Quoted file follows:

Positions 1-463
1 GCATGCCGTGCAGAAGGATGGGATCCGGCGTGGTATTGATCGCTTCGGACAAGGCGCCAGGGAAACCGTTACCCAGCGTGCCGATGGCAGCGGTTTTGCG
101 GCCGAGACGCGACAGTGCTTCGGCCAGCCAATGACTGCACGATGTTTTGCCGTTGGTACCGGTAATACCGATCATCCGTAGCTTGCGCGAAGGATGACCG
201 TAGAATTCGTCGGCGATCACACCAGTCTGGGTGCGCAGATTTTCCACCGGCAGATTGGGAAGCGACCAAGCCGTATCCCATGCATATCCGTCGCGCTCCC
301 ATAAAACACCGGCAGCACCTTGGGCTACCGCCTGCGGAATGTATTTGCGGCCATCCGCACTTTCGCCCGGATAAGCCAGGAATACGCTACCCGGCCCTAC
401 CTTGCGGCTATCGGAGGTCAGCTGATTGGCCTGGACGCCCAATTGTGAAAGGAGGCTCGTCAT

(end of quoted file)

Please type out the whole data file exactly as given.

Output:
Positions 1-463
1 GCATGCCGTGCAGAAGGATGGGATCCGGCGTGGTATTGATCGCTTCGGACAAGGCGCCAGGGAAACCGTTACCCAGCGTGCCGATGGCAGCGGTTTTGCG
101 GCCGAGACGCGACAGTGCTTCGGCCAGCCAATGACTGCACGATGTTTTGCCGTTGGTACCGGTAATACCGATCATCCGTAGCTTGCGCGAAGGATGACCG
201 TAGAATTCGTCGGCGATCACACCAGTCTGGGTGCGCAGATTTTCCACCGGCAGATTGGGAAGCGACCAAGCCGTATCCCATGCATATCCGTCGCGCTCCC
301 ATAAAACACCGGCAGCACCTTGGGCTACCGCCTGCGGAATGTATTTGCGGCCATCCGCACTTTCGCCCGGATAAGCCAGGAATACGCTACCCGGCCCTAC
401 CTTGCGGCTATCGGAGGTCAGCTGATTGGCCTGGACGCCCAATTGTGAAAGGAGGCTCGTCAT